14 Dec 2023 4 min read

They say good things come in small packages…

By Camilla Ayling , Karlson Lau

When we were children, the biggest presents generated the most excitement, but as we mature it's the smaller ones that have most allure - think fine jewellery versus the latest fad kitchen appliance! Ahead of the festive season, we assess whether parallels can be drawn with small-cap investing.


It has long been argued that smaller companies can provide a premium to investors. Famously, the Small Minus Big component of Fama-French’s three-factor model demonstrated that smaller companies typically have the potential to outperform their larger counterparts. 

Smaller companies are considered riskier investments than larger publicly listed companies. Therefore, investors should, in theory, be rewarded with a higher expected return for taking on this additional risk. 

Focusing on the UK, we chart the size premium as the difference between the total return (net dividends) from the MSCI UK Small Cap Index and the MSCI UK Index – the latter being a basket of the largest UK listed companies – over the past 25 calendar years.


Over this period the average premium was 2.2%. Although these premiums have largely been positive, we note that in recent years investing in small caps has not been rewarded. This was especially true in 2022, when we saw an extreme negative premium of over -30%.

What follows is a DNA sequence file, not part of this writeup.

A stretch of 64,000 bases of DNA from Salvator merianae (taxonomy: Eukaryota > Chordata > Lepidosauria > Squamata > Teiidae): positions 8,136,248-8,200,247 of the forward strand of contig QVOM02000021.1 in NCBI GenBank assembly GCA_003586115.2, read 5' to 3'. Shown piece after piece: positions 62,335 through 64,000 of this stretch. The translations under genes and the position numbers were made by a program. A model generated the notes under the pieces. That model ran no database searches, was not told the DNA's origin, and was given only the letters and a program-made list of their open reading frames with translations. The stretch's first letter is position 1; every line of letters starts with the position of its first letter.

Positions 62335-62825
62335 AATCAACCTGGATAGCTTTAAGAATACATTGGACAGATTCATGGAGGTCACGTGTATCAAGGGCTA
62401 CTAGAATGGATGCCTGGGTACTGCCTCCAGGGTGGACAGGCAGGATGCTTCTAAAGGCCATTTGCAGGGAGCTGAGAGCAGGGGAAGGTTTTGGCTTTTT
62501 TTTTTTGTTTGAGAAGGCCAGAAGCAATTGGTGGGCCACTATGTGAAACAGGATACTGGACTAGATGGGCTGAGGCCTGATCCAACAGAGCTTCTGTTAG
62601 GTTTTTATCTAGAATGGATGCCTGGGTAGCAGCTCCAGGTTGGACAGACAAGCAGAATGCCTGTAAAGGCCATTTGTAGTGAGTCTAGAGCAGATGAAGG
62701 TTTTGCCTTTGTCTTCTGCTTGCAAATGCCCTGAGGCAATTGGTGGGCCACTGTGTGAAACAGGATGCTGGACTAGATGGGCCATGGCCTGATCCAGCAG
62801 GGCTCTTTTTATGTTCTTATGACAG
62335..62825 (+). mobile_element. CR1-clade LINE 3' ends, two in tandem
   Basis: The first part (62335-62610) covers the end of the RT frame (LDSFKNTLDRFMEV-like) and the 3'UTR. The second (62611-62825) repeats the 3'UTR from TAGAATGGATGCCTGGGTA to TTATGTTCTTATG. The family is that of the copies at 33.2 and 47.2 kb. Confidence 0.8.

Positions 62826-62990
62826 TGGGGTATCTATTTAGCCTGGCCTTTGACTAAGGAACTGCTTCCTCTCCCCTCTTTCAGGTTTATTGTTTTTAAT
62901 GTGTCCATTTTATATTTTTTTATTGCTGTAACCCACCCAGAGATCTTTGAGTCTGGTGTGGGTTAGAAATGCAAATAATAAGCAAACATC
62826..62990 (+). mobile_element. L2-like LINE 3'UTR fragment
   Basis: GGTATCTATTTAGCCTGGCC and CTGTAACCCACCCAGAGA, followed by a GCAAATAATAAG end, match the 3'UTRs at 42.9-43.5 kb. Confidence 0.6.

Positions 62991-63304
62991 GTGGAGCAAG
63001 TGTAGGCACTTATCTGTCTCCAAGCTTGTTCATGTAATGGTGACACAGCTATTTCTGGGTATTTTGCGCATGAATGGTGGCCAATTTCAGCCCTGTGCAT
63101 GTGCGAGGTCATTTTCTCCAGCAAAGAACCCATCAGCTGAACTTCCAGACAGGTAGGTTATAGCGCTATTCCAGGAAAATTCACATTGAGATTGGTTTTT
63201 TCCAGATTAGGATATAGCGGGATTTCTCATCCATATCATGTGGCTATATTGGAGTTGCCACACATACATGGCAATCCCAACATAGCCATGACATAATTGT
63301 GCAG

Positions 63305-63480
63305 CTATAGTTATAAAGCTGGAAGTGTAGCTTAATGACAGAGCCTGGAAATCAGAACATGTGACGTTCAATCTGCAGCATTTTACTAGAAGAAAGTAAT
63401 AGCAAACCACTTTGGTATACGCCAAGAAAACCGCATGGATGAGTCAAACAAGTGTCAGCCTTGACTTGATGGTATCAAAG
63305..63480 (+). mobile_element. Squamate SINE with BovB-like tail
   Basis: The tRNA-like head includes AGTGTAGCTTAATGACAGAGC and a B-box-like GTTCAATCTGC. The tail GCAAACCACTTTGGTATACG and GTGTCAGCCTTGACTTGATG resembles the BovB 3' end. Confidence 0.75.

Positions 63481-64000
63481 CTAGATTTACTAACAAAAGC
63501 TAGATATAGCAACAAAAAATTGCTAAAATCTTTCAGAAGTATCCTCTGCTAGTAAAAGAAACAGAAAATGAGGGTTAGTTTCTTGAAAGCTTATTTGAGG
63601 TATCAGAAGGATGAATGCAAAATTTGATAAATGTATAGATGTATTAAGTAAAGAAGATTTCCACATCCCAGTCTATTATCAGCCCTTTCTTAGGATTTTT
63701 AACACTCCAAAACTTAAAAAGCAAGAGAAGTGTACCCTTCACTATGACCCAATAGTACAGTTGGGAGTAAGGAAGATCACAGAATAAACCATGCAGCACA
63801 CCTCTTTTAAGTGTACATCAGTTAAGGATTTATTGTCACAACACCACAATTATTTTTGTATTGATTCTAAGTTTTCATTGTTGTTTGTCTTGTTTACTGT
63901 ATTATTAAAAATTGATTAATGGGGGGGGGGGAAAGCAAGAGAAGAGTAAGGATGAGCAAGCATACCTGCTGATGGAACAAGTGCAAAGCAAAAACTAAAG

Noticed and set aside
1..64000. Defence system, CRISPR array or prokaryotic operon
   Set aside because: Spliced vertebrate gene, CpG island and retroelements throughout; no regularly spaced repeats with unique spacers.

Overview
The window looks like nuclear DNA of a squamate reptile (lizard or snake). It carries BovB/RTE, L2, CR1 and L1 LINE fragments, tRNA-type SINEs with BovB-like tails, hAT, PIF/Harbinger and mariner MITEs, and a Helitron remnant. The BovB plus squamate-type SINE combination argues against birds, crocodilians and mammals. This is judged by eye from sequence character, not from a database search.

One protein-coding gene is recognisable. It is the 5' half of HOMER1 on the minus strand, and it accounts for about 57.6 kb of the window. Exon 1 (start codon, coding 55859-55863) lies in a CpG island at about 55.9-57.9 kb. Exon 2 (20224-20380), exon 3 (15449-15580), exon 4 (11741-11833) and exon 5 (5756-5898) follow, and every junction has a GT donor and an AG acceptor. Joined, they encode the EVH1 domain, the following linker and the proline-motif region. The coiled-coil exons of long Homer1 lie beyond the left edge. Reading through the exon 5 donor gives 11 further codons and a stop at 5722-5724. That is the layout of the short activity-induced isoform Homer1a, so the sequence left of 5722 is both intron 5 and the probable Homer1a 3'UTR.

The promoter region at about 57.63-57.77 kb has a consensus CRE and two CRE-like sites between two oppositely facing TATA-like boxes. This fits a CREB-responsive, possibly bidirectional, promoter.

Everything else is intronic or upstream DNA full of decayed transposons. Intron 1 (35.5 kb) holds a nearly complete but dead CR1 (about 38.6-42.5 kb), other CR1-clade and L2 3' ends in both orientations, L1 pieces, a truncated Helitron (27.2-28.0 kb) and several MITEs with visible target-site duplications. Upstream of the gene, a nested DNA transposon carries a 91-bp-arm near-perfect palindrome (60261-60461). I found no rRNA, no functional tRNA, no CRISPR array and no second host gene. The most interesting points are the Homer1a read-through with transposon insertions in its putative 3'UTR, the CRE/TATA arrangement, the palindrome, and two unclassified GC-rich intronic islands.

This is not just a UK phenomenon. JP Morgan highlights that small and mid caps have underperformed large caps in most regions of the world since 2022, and have done so by a record margin in developed markets.1

The macro environment

Focusing on the UK, why have smaller companies underperformed in recent years? One reason is that UK smaller companies are more exposed to the domestic macro environment, whereas the largest UK companies are predominantly global in their operations and generate a significant proportion of their total revenues outside the UK. 

Furthermore, from late 2021, inflation crept up. Energy prices were already rising amid the post-COVID recovery, and rose rapidly following Russia’s invasion of Ukraine. This fuelled inflation, leading to interest rate hikes and increased volatility.

This had a greater effect on UK smaller companies, which have more limited access to capital and faced higher borrowing costs for existing debt. Many investors therefore gravitated to perceived safer havens in the form of larger companies that could potentially offer a steady income stream or dividend yield.

Another factor is the sector composition of the two different groups – the recent macro environment has benefited materials, energy and commodity-heavy businesses. These are the main constituents of the FTSE 100, while small-cap indices are underweight these areas.

Cheap, cheap and dirt cheap

The cumulative negative small-cap premium over the past three years highlights the widening gap between the price paid for a share of the largest companies versus the price paid for a share of the smallest companies. The former has become more expensive while the latter has become a lot cheaper. In fact, a third of companies in the MSCI UK Small Cap Index are now trading on a forward P/E ratio of less than 10x – approaching a record high.2